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Meerschaum pipe with dual busts may bank $400

A reader's inquiry about a unique set of meerschaum pipes prompt Dr. G. Marchelos to provide a brief history lesson, in the latest Ask the Experts column.

Q We have an old pipe and believe it is a Meerschaum. There are two faces/heads on the one pipe, a man and a woman. I don’t know if it was made in the image of a famous couple or made personally for a client. It belonged to my husband’s grandfather who was born in the late 1800s in San Francisco, of German immigrants. I’m not sure where he obtained it. 

If you can provide any additional information, I’d appreciate it. Thank you.
— M.M.
via email

Meerschaum Pipe Unique In Design

A The pipe is meerschaum of a great age. Meerschaum was, and still is, popular in Europe including

Dual bust pipe

Dual bust meerschaum pipe. (All photos submitted by readers)

Germany. Today most are carved in Turkey, but before WWI they were widely made in the area of Germany around Idaroberstein.

The one image is probably that of Immanuel Kant, the famous German philosopher. Adding to this possibility is the style of clothes the two men are wearing, which was popular in the 1760s, 1770s and 1780s. Kant died in 1804. This appears to be a pipe for an academic, while the other figure is probably also a philosopher of that period such as Schiller, Hegel, etc. It has a period stand which adds to its value. The stem is partially broken, which takes away value.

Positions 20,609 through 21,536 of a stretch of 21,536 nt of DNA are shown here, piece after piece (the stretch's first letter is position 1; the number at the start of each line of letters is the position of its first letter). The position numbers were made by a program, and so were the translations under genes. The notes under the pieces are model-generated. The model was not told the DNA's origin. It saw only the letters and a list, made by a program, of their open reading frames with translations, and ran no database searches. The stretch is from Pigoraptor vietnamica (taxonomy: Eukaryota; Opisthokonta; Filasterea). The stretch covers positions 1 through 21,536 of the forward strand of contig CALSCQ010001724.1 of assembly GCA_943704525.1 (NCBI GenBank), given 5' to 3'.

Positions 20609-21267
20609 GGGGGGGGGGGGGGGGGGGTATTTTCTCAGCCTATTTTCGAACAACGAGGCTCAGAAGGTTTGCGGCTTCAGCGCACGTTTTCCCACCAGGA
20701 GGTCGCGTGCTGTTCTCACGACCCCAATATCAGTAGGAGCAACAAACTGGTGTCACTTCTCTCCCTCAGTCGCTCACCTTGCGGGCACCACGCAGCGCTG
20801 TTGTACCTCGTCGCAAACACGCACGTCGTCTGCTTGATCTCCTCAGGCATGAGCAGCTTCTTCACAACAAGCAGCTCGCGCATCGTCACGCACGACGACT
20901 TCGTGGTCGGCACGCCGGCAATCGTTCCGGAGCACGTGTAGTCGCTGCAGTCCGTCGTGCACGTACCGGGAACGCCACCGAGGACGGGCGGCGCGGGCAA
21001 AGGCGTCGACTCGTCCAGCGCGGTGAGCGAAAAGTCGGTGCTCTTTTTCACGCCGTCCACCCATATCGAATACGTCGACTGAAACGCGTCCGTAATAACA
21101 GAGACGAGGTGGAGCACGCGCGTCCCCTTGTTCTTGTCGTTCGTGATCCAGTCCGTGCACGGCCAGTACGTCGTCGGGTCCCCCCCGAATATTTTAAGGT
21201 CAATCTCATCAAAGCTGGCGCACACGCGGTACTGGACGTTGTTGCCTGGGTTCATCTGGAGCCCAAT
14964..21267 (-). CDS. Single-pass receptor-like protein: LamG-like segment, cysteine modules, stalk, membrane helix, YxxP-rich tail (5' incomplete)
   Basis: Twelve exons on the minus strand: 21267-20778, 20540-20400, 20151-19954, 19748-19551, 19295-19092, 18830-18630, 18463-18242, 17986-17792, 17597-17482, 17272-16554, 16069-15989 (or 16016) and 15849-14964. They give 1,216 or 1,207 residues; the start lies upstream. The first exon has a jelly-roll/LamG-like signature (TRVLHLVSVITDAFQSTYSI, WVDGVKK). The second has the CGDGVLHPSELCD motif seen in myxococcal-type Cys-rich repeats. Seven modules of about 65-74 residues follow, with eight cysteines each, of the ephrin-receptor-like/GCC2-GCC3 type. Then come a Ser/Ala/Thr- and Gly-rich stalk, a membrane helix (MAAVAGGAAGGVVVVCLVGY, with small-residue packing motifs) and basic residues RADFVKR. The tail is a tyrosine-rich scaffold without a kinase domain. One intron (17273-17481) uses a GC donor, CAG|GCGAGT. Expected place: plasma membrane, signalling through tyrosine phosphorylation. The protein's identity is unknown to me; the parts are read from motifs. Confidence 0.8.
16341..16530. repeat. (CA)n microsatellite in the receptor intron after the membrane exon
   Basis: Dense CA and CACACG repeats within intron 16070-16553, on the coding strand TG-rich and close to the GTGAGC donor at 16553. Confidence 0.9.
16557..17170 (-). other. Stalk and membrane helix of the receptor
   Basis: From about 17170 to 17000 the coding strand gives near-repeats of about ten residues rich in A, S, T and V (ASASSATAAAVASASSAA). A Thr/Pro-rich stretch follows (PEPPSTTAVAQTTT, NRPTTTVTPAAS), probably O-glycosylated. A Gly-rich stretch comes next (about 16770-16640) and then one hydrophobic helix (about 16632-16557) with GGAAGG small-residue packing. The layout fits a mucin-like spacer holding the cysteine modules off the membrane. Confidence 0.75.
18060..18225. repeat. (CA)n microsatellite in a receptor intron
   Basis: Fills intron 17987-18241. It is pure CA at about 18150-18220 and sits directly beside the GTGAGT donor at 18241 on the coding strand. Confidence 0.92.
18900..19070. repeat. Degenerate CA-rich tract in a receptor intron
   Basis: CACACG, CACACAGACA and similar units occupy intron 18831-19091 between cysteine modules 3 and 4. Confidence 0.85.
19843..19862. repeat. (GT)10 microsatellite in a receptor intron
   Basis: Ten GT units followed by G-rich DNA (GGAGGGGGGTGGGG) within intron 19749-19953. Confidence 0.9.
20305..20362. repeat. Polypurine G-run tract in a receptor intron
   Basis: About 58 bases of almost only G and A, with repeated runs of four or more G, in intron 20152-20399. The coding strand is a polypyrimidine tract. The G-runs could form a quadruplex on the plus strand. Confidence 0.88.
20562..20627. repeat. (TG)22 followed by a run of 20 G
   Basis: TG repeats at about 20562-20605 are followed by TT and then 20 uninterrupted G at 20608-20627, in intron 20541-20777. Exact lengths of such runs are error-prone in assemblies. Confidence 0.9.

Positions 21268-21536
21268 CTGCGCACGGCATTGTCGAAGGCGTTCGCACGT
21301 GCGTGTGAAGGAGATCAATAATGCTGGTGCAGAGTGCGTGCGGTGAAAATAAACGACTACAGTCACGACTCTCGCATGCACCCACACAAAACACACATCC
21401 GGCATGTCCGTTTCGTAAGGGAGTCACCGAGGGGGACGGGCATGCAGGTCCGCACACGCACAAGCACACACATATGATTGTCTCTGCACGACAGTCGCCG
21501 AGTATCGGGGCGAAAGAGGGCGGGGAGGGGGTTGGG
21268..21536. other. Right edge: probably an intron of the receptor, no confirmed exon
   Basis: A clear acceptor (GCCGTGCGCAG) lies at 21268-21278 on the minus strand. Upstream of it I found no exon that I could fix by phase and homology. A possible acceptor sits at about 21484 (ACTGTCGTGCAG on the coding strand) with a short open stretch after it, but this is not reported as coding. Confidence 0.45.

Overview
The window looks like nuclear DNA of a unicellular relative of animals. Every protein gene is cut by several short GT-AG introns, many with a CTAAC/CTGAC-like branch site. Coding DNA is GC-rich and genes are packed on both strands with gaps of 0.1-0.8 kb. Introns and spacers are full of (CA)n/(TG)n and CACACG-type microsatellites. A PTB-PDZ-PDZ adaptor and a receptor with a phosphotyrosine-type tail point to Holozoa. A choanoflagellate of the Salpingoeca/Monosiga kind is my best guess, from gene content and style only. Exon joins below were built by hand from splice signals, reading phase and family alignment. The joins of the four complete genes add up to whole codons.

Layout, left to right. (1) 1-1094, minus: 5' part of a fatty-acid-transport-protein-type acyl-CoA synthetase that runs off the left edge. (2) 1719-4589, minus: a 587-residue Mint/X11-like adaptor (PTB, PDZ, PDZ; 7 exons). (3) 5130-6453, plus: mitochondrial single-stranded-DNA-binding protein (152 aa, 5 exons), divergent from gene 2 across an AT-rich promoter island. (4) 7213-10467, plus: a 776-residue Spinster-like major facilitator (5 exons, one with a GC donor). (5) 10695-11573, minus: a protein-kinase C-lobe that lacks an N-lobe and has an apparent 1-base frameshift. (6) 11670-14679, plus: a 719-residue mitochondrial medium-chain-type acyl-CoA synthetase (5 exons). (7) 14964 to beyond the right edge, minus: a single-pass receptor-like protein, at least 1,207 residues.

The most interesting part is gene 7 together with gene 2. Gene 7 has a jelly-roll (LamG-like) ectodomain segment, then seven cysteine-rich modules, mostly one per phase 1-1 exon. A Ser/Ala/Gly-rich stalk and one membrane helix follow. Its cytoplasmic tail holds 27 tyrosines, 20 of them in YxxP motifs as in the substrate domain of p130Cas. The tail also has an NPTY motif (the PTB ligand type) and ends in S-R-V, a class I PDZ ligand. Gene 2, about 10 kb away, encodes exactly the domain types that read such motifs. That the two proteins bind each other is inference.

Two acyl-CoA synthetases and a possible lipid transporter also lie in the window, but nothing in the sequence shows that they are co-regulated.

Overall, a willing buyer should buy the pipe with stand for $400 to $450. It is a great and unusual piece. Although the owner was born in California, the pipe probably came from the previous generation. There are many categories of sea foam pipes and as many collectors across the world.

Bringing Forth Facts About Bible

Q Bought this Bible that seemed to be quite old and in good condition. Just curious as to what year it is from and if it has any value other than being a beautiful bible. Thanks!

— M.S.
via email


Exterior of bible.

A This Bible is not very old, nor very valuable. Although the year is not shown in the photos, the Bible was printed and distributed in the early 20th century, probably the 1930s. This makes the book too new to have great value. Exceptions would be if it has a provenance that it belonged to a famous person; or if it had detailed birth and death records of a family over several generations so it could be used for genealogical research, etc.

The spine is stamped in gold lettering and the name of the publisher, which cannot be read in the photo, is at the bottom. The cloth book mark shown was standard during this period and millions of similar editions were printed by many companies and sold widely. In general, old Bibles do not command high prices unless they are very old, unusual, etc.

Over the last 50 years libraries of seminaries and church affiliated colleges have closed in great numbers. As a result, Bibles are always found in thrift ships, antique malls, and book shops, for a small price except as noted. Old editions in many languages are also found. Unless they are in Slavonic, etc. they are not valuable.